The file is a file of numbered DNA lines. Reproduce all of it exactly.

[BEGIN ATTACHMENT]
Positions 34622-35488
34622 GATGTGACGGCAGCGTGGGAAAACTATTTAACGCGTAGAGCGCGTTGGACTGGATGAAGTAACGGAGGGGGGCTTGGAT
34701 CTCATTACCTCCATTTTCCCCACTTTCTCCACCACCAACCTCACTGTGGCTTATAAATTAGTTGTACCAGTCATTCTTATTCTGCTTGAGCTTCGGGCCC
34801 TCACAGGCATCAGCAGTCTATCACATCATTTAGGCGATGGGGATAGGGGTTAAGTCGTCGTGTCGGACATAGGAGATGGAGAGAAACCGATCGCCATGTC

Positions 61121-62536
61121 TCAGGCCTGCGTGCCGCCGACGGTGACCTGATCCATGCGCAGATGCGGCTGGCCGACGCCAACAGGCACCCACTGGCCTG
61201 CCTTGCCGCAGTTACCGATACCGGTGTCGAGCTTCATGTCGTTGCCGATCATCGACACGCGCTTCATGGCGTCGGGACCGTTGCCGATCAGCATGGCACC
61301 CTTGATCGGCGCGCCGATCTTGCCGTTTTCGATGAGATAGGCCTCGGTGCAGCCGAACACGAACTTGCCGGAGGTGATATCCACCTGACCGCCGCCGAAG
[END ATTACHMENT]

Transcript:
Positions 34622-35488
34622 GATGTGACGGCAGCGTGGGAAAACTATTTAACGCGTAGAGCGCGTTGGACTGGATGAAGTAACGGAGGGGGGCTTGGAT
34701 CTCATTACCTCCATTTTCCCCACTTTCTCCACCACCAACCTCACTGTGGCTTATAAATTAGTTGTACCAGTCATTCTTATTCTGCTTGAGCTTCGGGCCC
34801 TCACAGGCATCAGCAGTCTATCACATCATTTAGGCGATGGGGATAGGGGTTAAGTCGTCGTGTCGGACATAGGAGATGGAGAGAAACCGATCGCCATGTC

Positions 61121-62536
61121 TCAGGCCTGCGTGCCGCCGACGGTGACCTGATCCATGCGCAGATGCGGCTGGCCGACGCCAACAGGCACCCACTGGCCTG
61201 CCTTGCCGCAGTTACCGATACCGGTGTCGAGCTTCATGTCGTTGCCGATCATCGACACGCGCTTCATGGCGTCGGGACCGTTGCCGATCAGCATGGCACC
61301 CTTGATCGGCGCGCCGATCTTGCCGTTTTCGATGAGATAGGCCTCGGTGCAGCCGAACACGAACTTGCCGGAGGTGATATCCACCTGACCGCCGCCGAAG